According to Waters (1999), Journalists feel that cabinet documents, Commercial in Confidence documents and personal privacy are the most overused excuses for withholding information, and even worse are the growing number of privatised or corporatised bodies which are completely exempt from FOI laws. The response of state bureaucracies and ministerial staff, when FOI was introduced, was to stamp even the lunch list for ministerial officers as in confidence for cabinet so it therefore become a cabinet document and not subject to FOI (Little, 1999, p. 7).
When FOI documents become increasingly difficult to access, the journalist becomes ever the more convinced that the government has something to hide. Though the above may seem like a subjective point of view from the journalists spurned by FOI laws, it must be taken into account that even before these accusations were made, it was recognised that the FOI had problems with administration. These problem areas were examined in a Report on Investigation of Administration of FOI in Commonwealth Agencies. (Needs to Know, June1999) The report makes several suggestions, of which the following are significant to this essay.
Recommendations noted include that agencies review procedures for disclosure of information to encourage, where appropriate, the public disclosure of information in recourse to the FOI act. This is in support of avoiding unnecessary costs and making as much information as possible available to the public. Another important recommendation is for agencies to review arrangements and authorisations for internal review of FOI decisions to ensure that the internal review of FOI decisions is discernibly at arm s length to the initial decision maker.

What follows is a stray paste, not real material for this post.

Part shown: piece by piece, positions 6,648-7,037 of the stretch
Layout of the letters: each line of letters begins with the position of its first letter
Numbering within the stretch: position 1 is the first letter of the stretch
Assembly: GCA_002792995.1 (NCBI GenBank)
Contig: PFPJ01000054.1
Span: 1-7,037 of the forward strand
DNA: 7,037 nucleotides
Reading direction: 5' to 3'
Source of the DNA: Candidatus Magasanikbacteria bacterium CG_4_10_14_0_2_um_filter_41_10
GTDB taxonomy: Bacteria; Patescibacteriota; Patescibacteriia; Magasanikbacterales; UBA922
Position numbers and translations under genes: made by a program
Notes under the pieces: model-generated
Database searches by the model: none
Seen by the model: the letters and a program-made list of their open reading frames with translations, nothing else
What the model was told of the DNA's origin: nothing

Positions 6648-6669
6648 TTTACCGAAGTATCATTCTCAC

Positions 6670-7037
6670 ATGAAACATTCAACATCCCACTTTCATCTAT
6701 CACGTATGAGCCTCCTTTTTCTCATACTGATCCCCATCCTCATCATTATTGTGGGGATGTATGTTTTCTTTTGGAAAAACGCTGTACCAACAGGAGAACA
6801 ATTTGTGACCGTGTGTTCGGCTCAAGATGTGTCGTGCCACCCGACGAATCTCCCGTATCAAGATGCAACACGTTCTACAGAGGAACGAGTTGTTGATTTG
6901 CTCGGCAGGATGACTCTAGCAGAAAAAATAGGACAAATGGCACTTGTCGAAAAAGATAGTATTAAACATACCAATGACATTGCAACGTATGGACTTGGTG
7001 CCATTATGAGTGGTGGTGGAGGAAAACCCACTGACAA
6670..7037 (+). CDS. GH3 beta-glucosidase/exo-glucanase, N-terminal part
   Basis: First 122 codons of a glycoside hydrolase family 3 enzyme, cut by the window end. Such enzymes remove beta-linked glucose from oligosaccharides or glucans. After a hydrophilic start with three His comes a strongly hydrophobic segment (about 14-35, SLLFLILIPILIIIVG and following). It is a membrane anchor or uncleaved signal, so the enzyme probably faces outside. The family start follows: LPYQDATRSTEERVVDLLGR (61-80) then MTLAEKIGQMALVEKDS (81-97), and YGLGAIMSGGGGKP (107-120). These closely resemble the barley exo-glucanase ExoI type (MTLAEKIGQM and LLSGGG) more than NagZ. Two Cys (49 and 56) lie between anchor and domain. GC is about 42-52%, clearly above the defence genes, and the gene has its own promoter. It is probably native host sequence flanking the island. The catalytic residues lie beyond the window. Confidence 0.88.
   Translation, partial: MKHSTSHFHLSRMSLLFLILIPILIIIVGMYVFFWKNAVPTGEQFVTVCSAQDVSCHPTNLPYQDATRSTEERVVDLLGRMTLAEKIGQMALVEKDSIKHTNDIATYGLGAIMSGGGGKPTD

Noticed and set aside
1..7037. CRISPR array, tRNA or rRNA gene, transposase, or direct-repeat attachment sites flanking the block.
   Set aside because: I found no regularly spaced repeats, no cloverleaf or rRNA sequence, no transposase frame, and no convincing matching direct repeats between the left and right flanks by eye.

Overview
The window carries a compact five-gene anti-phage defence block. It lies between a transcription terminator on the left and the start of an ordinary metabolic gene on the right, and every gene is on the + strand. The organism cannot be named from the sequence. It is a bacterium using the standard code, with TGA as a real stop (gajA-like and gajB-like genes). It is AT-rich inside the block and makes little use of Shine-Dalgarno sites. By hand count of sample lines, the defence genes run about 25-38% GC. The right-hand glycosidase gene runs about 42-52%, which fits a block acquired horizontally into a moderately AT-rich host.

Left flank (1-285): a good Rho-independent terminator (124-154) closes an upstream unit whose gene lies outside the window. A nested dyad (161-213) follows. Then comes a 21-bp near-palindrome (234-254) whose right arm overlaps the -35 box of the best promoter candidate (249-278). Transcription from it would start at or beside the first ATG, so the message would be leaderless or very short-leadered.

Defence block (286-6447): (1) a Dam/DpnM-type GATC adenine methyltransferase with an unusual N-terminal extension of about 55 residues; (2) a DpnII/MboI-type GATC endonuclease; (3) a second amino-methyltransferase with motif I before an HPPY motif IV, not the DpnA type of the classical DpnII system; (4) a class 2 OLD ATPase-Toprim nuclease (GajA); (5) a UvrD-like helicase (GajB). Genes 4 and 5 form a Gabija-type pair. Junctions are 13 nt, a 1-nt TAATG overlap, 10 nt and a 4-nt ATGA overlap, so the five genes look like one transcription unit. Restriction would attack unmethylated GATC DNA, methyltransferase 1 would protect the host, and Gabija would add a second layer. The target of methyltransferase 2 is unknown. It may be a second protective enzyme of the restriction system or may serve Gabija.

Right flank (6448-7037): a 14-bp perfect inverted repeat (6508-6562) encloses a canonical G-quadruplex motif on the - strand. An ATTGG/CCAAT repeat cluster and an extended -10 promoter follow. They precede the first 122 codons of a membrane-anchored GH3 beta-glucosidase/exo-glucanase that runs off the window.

The investigation for this report found that at times, the initial FOI decision maker had been given the task of preparing a draft decision for an internal review of that decision! It is clearly inappropriate to have the initial decision maker to have any direct involvement in the internal review. It is also the concern of the report that some agencies may be setting unreasonably high charges to process FOI documents, and it is their recommendation that some sort of quality-control procedure to monitor the charges and to ensure the charges are reasonable, is in place.
Other recommendations include reviewing the training needs of FOI decision makers and developing appropriate FOI training programs. The report ends with a letter from the Secretary of the Attorney General s Department, and the concluding statement of this letter is that this department will continue to consider and take into account the recommendations in the report as appropriate (Needs to Know, June1999). The September news coverage of the FOI feature commented on this report and also a similiar earlier report, and it is their concluding statement that none of them (recommendations) has been acted upon.
The aim of The Australian s controversial article could be to embarrass the government into releasing information; the more important possible objective of the article was to put this issue under media spotlight to build public awareness and resistance against a closed government. Open government will always be in conflict with the short-term interests of a news organization; the reporters need the information for their stories and to gain a competitive advantage, and the government is naturally cautious in presuming that the information they give out might be used against them.
A balance must be reached between the attitudes of both groups. The journalists should engage in better training and information of the FOI laws and regard FOI as a tool to assist them in their reports and less of a double edged sword. A change in attitude is just as vital for the politicians and bureaucrats in understanding that if the message they keep giving out is to minimise disclosure, then it is inevitable that the administrative practises that offset public interests will always be open to misinterpretation.